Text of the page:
MSO: Simon Husberg is another great musician I met on MySpace. I don’t remember how I found Simon’s page, but I was instantly hooked. Simon composes masterpieces of music. He does it all and I am amazed at his talent. As with Achim Wierschem, I think I probably approached Simon and expressed how much I enjoyed his compositions. We started to collaborate on videos using his music, my photos and the video production of my son’s Crippleboy Productions. Although Simon is in Sweden, he can capture the mood and feeling of any place or anything. He has provided the music for many videos of my photography and also composed music for the video promos for each of my books. I like his talent and vision to that of John Williams and Danny Elfman. Simon can create any mood in his music from the Americana feel of an Aaron Copland sound to the contemporary music-like used in video games. This guy will do a movie score some day and it will be brilliant. I’m a fan.
TSM: If you had the power to do something in the world today, what would it be and why?
MSO: Wow…that’s a tough question. I think a top priority would be to end suffering of people due to illness, war and hunger. (sounds like a beauty pageant answer..I know…ha). So much of the suffering is needless and could be stopped so easily if intelligent, compassionate people were in charge. I think we often do not realize, as we go about our daily lives, that millions of people throughout the world are in real pain…are starving and fighting wars that are avoidable. We know it is happening, but we have built up a wall around us that prevents us from thinking about it too much. I think the short answer would be to make everyone in the world more empathetic.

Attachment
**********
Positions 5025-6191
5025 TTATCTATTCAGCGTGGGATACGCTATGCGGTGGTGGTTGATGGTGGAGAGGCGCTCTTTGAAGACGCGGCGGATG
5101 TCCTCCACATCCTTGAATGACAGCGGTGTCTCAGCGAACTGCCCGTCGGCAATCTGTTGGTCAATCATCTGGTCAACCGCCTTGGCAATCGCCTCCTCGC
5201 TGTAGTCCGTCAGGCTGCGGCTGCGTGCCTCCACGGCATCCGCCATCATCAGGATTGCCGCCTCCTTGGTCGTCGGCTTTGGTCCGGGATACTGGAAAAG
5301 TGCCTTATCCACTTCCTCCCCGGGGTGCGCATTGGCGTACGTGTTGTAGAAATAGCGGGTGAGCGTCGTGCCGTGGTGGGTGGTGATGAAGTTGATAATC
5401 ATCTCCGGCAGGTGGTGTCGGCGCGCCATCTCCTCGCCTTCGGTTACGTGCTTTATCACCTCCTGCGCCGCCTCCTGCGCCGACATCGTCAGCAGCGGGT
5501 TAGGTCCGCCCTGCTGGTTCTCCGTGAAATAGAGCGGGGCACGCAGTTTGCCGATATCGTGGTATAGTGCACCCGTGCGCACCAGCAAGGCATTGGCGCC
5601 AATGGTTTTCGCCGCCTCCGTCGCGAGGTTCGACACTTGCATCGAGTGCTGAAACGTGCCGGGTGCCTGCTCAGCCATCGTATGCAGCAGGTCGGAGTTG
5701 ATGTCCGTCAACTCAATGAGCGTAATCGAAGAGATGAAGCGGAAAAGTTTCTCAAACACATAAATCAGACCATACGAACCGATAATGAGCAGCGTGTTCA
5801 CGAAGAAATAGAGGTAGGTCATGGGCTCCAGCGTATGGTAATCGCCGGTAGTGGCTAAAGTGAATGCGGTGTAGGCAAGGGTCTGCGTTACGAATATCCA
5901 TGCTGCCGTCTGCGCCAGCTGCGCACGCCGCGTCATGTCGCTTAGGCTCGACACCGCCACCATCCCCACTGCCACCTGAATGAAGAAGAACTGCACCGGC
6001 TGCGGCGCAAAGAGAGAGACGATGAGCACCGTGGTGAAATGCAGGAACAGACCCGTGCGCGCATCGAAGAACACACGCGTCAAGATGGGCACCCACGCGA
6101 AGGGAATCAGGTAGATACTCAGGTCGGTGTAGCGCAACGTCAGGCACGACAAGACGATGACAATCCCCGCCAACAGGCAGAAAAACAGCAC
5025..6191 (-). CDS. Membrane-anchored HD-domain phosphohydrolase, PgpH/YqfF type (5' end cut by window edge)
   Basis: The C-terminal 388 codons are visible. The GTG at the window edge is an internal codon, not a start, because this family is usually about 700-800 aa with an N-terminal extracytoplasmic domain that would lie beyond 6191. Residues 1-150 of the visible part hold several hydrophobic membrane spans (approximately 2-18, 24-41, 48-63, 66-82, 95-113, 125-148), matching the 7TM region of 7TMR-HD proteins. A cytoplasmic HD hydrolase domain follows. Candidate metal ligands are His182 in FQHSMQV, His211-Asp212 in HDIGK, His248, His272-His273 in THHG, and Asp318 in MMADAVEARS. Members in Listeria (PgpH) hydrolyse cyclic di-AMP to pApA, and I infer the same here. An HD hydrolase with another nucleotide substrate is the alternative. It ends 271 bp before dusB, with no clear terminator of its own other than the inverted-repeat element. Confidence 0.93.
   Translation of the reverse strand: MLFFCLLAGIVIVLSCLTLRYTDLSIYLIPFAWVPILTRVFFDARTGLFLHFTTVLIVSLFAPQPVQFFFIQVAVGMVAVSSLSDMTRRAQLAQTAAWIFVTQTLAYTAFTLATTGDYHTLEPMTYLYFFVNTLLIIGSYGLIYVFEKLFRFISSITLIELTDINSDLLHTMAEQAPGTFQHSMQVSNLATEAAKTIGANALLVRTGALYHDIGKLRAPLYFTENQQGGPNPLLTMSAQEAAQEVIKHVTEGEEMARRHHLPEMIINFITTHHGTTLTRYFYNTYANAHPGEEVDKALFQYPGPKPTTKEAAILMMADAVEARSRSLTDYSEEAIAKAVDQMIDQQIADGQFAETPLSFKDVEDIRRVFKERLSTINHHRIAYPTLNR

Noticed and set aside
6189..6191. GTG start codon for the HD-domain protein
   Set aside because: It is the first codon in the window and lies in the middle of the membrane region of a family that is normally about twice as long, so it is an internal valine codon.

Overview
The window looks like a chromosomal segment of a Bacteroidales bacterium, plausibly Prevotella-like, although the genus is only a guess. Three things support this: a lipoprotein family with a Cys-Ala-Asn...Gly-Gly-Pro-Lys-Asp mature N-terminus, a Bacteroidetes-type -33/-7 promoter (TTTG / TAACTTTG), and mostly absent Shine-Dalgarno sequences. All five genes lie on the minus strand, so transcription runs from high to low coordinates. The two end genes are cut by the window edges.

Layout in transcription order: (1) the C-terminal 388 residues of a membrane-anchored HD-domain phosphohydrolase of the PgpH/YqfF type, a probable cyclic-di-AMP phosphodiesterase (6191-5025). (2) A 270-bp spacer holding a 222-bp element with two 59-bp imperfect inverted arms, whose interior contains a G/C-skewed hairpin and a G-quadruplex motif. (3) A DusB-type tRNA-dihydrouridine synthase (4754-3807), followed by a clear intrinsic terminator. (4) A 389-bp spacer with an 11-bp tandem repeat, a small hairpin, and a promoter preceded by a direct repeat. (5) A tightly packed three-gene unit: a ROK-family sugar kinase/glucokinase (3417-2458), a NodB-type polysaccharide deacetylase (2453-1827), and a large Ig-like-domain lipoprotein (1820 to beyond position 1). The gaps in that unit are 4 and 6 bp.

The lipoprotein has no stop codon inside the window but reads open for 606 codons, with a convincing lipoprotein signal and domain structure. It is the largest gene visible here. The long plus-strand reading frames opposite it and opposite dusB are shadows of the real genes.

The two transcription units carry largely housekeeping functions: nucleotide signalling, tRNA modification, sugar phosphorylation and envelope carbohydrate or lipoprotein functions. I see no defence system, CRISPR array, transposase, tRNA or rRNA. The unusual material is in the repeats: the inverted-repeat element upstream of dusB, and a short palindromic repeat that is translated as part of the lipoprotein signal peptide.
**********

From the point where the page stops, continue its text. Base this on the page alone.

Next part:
TSM: What is one of your favorite quotes (or lines) that inspires you?
MSO: One favorite quote that comes to mind is “ My profession is to always find God in nature” by Henry Thoreau.
TSM: Anything else you’d like to share? And where can our readers find out more about you and your work?
MSO: Just to thank for for interviewing me for your magazine! Most recently I had a photo ‘Birds!!’ published in Bluecanvas Magazine …to me that’s like the Rolling Stone magazine of photography, I love their dedication to art and artists. I’d also like to tell people to watch for the new book Raintree County Memories in which I will have great never-before-seen photographs of the stars of the movie including: Elizabeth Taylor, Montgomery Clift and Myrna Hansen. Plus original photos of the infamous train depot scenes in the movie’s fictional town of Freehaven. I’ll be interviewing some of the actors including: Michael Dante, Christopher Riordan and the stand in actors for Elizabeth, Monty and Eva Marie Saint. I’m really excited about this project.
Readers can find me on my website at: www.collectorsworldonline.com. I’m also on Facebook and the Ovation TV Community websites…and I’m still hanging in there on MySpace, hoping it will return to the great networking site it once was.
TSM: Thanks again for doing this interview and wish you all the best with everything you do in the future.
MSO: Thanks Jessica!